Re:new quarantine tank set up

Pete Giwojna

Dear hobby:

Not to worry — the odor you have noticed commonly occurs when you are using the fishless method of cycling a new aquarium and is usually short-lived. It indicates that the decaying shrimp is producing plenty of ammonia to feed the beneficial nitrifying bacteria, and as the population of Nitrosomonas bacteria that feed on the ammonia increases, converting more and more of the ammonia to nitrite, the fishy stink will diminish and disappear.

As you know, when using the fishless cycling method, it is standard operating procedure to add raw, uncooked cocktail shrimp or prawns to the aquarium, and to leave the decaying shrimp or prawn in the tank throughout the cycling process so that it can provide ammonia to feed the beneficial nitrifying bacteria that carry out the nitrogen cycle and provide the biological filtration for your aquarium.

When cycling a new aquarium, you must first seed the tank with beneficial bacteria, which is usually accomplished by adding live sand and/or live rock, and then feed those bacteria with a source of ammonia so that their population will grow as much as possible. If there is no ammonia in the tank to sustain them, the population of the good nitrifying bacteria will begin to die back or starve, so you also be to add a source of ammonia to your 10-gallon quarantine tank to keep the population of beneficial bacteria growing and thriving. There are a number of different ways to feed the beneficial bacteria that will be providing the biological filtration for your aquarium with ammonia.

Some hobbyists use hardy, expendable fish, such as damsels or mollies to feed the bacteria with their waste products, but you are using the fishless cycling method that I prefer (well done!), which involves adding a piece or two of uncooked cocktail shrimp (i.e., prawns) or similar biomass to the aquarium, which will produce abundant ammonia as it decomposes.

The only drawback to this method of cycling is that it can sometimes produce an objectionable odor nearby the aquarium as the cocktail shrimp/prawn decomposes. Most times this just produces a slight "fishy" odor, but sometimes, in the advanced stages of decay, the odor of putrefaction can also become quite noticeable. If it gets to the point where it’s driving your hubby and kids out of the house and mutiny is in the air, then you may have to remove the decaying shrimp and explore other alternatives. If your new quarantine tank is getting really stinky, you may have added a little too much shrimp for a tank of that size. If you can wait it out, the stench is only temporary and will begin to diminish as the population of Nitrosomonas bacteria increases and converts ammonia into nitrite. If the offensive odor is too bad to wait for it to diminish and decrease naturally on its own, then you may have to remove some or all of the decaying shrimp.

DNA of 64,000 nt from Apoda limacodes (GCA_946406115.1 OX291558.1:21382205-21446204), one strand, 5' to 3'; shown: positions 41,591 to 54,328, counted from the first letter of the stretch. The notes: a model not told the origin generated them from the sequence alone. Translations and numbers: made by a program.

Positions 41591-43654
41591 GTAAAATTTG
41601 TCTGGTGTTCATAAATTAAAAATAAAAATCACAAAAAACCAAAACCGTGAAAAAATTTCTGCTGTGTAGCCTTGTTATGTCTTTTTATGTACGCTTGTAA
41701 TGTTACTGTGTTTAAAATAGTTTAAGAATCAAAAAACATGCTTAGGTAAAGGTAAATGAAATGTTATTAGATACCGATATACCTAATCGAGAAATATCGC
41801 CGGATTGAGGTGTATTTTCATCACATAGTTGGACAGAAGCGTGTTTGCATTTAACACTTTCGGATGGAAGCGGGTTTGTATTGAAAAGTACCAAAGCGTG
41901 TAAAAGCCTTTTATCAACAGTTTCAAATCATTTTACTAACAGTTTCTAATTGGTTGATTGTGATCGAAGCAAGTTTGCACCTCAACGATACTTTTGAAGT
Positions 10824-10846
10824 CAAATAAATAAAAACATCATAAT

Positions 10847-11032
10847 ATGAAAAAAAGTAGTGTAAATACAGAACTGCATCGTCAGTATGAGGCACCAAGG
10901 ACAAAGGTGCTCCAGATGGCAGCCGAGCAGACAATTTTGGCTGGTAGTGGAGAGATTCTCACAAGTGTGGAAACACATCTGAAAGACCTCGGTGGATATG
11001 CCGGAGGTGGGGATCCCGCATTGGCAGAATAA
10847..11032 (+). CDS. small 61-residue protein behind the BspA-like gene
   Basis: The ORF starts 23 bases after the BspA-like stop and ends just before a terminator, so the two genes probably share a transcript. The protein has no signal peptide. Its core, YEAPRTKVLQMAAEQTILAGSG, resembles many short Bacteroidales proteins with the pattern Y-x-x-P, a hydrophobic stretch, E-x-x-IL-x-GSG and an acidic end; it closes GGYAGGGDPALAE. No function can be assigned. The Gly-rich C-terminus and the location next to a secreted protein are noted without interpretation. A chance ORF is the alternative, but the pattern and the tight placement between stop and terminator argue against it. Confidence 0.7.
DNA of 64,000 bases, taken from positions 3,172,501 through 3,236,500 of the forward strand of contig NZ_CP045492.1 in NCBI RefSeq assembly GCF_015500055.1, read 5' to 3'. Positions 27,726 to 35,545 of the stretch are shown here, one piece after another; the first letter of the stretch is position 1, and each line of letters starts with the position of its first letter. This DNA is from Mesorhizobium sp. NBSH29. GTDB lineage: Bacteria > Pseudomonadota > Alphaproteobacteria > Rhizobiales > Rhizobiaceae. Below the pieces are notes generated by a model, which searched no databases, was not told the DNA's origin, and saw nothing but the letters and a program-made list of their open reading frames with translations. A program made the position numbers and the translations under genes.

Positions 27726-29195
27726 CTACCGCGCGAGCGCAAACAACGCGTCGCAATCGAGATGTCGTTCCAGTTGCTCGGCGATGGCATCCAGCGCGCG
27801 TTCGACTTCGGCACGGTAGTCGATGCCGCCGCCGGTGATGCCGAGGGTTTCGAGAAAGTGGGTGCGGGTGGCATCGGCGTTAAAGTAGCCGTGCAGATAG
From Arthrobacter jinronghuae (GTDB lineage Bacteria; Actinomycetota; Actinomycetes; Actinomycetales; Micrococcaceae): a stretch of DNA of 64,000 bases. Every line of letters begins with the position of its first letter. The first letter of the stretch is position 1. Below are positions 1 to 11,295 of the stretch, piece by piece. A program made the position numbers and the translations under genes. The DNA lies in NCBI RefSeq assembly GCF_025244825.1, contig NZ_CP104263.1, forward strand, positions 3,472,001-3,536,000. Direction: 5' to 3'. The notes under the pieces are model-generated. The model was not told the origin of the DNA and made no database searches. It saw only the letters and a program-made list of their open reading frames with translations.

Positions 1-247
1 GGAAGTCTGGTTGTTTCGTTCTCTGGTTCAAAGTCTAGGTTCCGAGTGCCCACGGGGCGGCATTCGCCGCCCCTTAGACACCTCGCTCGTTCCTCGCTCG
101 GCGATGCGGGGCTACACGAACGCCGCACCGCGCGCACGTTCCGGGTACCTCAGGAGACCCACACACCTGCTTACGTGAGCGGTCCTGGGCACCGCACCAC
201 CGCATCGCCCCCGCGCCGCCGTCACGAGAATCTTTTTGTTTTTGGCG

If that proves necessary in your case, hobby, you can use another source of ammonia instead, such as a few mollies. Or you could try adding ammonia to the aquarium directly, drop by drop. I can provide you with instructions for the latter method of feeding your biofilter if you would like to give that a try. Let me know if you can ride it out, or if the odor is becoming overpowering and you need to switch methods quickly.

Best of luck cycling your quarantine tank!

Pete Giwojna

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